Free Speech, Threat Perception, and Foreign Policy

Peter Spiro at Opinio Juris has an interesting comment on Adam Liptak’s New York Times/Int’l Herald Tribune report on the hate speech vs. free speech debate, which looks especially at differences in the way the issue is perceived in the US and the way it’s treated elsewhere. According to Spiro:

Together with Jeremy Waldron’s recent New York Review of Books piece on the subject, could this be the leading edge of possible constitutional adjustment?

It would have been mostly unthinkable as recently as 15 years ago. When the US ratified the ICCPR in 1992, everyone was on board with the reservation from article 20, including all the big human rights groups. That would probably play out the same way today, under the categoric rule of Reid v. Covert that treaties can’t trump the Bill of Rights.

But of course there’s a back door to the same result, which is through judicial interpretation. There are the obvious recent precedents for using international law sources in constitutional interpretation, although all in the name of expanding rather than restricting rights. But there’s also a line of less obvious cases (think consular courts, extradition, and foreign claims settlement) under which the courts have shifted rights sub rosa to conform with international realities. Especially to the extent the hate speech prohibition hardens at the international level, I wonder how long the US will be able to go it alone on this.

Actually, it would have been unthinkable slightly more recently than that (to split temporal hairs), for entirely different reasons of foreign policy: it would have removed one more excuse for non-intervention in Rwanda during the 1994 genocide. No joke. I’ll explain.

Last week I wrote up a short note on a great law article that assessed neutrality in cyberwar. I didn’t get into the details, except to suggest that it was the first effort I’d read that bridged cyber issues and radio broadcasting. The conceptual leap(back) allowed for references to work by Jamie Metzl, who once wrote an outstanding analysis of the international law of radio jamming and the Rwandan genocide of 1994. The crux of Metzl’s work was U.S. non-intervention in the Rwandan genocide, which has been dealt with extensively elsewhere, notably by my second-favorite brainy redhead, Samantha Power.

The narrower issue, and the piece most relevant to contemporary problems of internet-linked radicalization and terrorism, is the way radio featured so prominently in the preparation, mobilization, and direction of collective violence during the genocide. Radio absent an internet connection is scarcely given a nod these days, an almost retrograde technology. For a brief moment in time in the 1990s, though, it was the information medium in circumstances of materially unclear lines of command, control, and communcation (see here, here, here, here, and here). Forget written orders and documents that function as smoking gun evidence of criminal intent in war crimes trials. In primarily oral societies, with high rates of illiteracy, "radio is king". There, traditional sources of evidence and channels for C3I simply don’t work the same way. Skeptical? See here for the way archived radio transcripts can be used to build just such a case.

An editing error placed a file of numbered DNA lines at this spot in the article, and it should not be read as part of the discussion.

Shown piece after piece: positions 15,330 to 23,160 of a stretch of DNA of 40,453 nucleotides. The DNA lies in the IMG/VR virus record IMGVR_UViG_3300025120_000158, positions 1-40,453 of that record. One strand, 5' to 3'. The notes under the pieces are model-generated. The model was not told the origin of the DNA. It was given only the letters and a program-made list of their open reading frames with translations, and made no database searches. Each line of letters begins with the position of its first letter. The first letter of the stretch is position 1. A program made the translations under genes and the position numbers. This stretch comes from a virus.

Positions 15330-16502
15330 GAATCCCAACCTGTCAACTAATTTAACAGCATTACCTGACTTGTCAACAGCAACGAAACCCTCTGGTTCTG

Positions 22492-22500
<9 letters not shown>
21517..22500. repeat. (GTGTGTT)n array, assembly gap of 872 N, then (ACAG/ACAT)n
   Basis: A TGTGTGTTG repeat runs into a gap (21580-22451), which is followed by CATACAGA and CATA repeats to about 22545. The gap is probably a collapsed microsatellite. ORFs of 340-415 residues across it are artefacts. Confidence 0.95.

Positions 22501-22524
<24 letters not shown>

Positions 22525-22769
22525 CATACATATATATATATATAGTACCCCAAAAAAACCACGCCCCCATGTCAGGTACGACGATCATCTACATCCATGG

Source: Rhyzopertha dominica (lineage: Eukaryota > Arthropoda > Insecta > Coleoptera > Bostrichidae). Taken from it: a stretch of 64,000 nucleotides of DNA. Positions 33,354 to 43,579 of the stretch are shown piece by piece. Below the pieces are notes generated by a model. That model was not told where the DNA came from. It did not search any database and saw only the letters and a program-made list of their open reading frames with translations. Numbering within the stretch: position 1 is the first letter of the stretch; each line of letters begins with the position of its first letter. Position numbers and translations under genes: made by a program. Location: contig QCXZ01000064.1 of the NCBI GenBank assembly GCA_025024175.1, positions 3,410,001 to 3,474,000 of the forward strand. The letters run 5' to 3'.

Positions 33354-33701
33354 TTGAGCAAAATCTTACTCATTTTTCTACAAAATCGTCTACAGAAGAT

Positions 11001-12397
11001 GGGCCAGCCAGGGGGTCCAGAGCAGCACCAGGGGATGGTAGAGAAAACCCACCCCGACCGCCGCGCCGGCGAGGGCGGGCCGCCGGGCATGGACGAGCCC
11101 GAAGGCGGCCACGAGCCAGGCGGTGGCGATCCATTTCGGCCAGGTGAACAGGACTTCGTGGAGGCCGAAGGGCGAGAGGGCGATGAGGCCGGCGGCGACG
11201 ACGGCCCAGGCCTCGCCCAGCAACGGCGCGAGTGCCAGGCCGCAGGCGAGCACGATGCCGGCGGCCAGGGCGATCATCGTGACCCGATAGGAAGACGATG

My point: in his article, Metzl looks to the potential for jamming hate radio broadcasts, as the one kind of humanitarian intervention that could have and should have happened in the Rwanda case. It should have been an uncontroversial approach to mitigating the slaughter.

So why didn’t it happen? Metzl’s findings revealed some grossly cynical justifications for non-jamming. The one that’s germane to Liptak’s NYT article: the legal opinion that such intervention might have constituted a violation of free speech provisions… somewhere. I’m not kidding. Memory is fallible, and it’s been at least six years since I read the article, but that’s the essence of Metzl’s expose.

I can’t help but think that individual expectations of free will and self-expression at home can and will shade perceptions  of others’ free speech abroad. Which, paradoxically, does little for the way latter-day terrorist-linked media and communications are handled.

So what does this tell us about how constitutionally-enshrined free speech provisions can color threat perceptions and foreign policy responses to them? Trying to reconcile the two issues feels like an exercise in policy gibberish, but there you have it.

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